In my previous posts (here and here), I discussed – belatedly, I admit – the “bikini babes” banner ad that was used by Linden Lab to promote Second Life. There has been much criticism and outcry from all kinds of sides, for all sorts of reasons.
On the academic front, Liz Falconer, professor of Technology Enhanced Learning and Director of the Education Innovation Centre at the University of the West of England (UWE), said that this sort of marketing plays to a stereotype (the young male gamer) that is not attractive to the academic world. For more details, please listen to the 15th installment of The Drax Files Radio Hour podcast, where she was interviewed along with Stylianos Mystakidis, e-learning manager at the Library and Information Centre of the University of Patras, Greece.
Jo Yardley pointed out (rightly) that this ad, by being a campaign on its own rather than part of a more inclusive campaign, gave a skewed and one-sided view of Second Life to the public at large. Others said that such ads present SL as a sex haven, which presents problems for other parts of its user base – for instance, it’s been claimed that, because of such marketing, users with child avatars are more vulnerable to being wrongly accused of being paedophiles. There are aspects of these criticisms that still need to be discussed, and I intend to draw upon a comment posted here by Trinity Yazimoto, and upon discussions I’ve had with various people since I posted my first post on Saturday. So, I’ll dwell on this matter a little bit more.
The young male gamer
I found it rather interesting to hear Professor Falconer inform us that young male gamers are not an attractive audience for the academics who conduct research in virtual worlds and virtual reality. I would have found this criticism more understandable if it had been expressed in the early 1980s, when I was still unborn, when the micro cassette was the most affordable data storage medium, COBOL was reigning supreme, and 128KB of RAM was considered perfectly satisfactory for home computers.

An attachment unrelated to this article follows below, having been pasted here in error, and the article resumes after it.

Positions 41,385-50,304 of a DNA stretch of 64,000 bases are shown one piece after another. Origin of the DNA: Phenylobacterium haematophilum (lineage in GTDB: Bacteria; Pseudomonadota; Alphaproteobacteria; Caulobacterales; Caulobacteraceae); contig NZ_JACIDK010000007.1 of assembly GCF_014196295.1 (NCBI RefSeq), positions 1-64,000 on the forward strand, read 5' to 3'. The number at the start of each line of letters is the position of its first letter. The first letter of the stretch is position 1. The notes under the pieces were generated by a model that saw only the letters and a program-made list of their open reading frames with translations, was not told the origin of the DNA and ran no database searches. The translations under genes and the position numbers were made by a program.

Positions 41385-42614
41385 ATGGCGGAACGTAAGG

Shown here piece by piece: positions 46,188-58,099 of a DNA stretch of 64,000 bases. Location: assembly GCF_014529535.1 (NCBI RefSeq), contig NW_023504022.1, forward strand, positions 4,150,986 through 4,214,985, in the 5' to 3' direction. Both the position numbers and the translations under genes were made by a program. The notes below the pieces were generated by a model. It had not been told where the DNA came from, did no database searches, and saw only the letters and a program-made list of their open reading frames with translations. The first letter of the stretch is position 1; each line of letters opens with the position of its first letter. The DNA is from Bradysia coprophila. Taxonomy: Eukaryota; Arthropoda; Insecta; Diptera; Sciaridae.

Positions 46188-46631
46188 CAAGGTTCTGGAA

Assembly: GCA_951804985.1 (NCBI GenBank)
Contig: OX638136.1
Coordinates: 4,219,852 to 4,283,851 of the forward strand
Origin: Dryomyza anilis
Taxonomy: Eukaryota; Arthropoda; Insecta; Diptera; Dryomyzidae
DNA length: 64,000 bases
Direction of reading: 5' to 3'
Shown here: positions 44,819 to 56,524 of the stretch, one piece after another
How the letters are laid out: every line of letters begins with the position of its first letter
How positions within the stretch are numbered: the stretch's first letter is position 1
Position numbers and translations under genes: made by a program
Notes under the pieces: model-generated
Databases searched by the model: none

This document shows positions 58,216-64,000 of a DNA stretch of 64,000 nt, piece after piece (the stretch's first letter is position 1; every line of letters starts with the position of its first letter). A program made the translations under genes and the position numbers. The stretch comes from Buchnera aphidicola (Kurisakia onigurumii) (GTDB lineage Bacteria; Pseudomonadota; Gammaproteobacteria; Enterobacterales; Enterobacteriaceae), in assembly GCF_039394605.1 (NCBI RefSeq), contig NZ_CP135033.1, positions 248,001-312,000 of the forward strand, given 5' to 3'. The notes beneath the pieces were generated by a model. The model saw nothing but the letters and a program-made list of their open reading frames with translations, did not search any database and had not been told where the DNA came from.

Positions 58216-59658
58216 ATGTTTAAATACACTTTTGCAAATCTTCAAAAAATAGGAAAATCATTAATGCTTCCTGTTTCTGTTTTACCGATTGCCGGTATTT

But in our times, with universities offering majors in the design of computer and video games, this criticism is surprising. Young male gamers are a significant part of the intended clientele for the graduates of curriculums dedicated to gaming. As a matter of fact, even a major or a graduate programme that specialises in artificial intelligence is more than likely to produce graduates who will work in the computer games industry – and again, young male gamers are a significant part of these graduates’ intended clientele.
I understand, of course, that Professor Falconer might have felt disappointed by seeing this ad. I can imagine her thinking to herself “come on LL, do you seriously think tween boys looking for some nookie are the only clients worth attracting?”. This thought crossed my mind too. However, given that computer games are currently viewed as a way to push things forward in so many sectors (including education), I think her criticism is counter-intuitive.
Was that ad really a sexual promise?
Please scroll up a bit and take another look at the ad. Yes, it’s trying to be a bit sexy. It tries to appeal to those people whose idea of escapism in a virtual world is Malibu-style beach with sexy representatives of all genders that are willing to engage in what is derogatorily (and with a dose of guilt, I might say) referred to as “pixel sex” – although, to paraphrase Crap Mariner, I’d have to wish them good luck finding this tropical beach paradise in the orientation islands or however else they’re called nowadays, and try my hardest to keep a straight face while doing so.
Trinity points out, and I tend to agree with her, that what the criticism levelled at this ad effectively implies that the wearing of swimwear is a sexual promise and invitation. How many of the people you see each weekend on your average beach in their swimwear are trying to provoke you to have sex with them? Not that many. Also, the text reads “Make new friends around the world! Play now” – it doesn’t contain any wording that implies sex.
Trinity doesn’t see any sexual invitation in this ad, and I think she’s actually right. Two girls in medium-coverage bikinis that would be perfectly acceptable on the beach of a family-oriented, cookie-cutter, all-inclusive resort, and a guy sporting an emo haircut and dork shorts.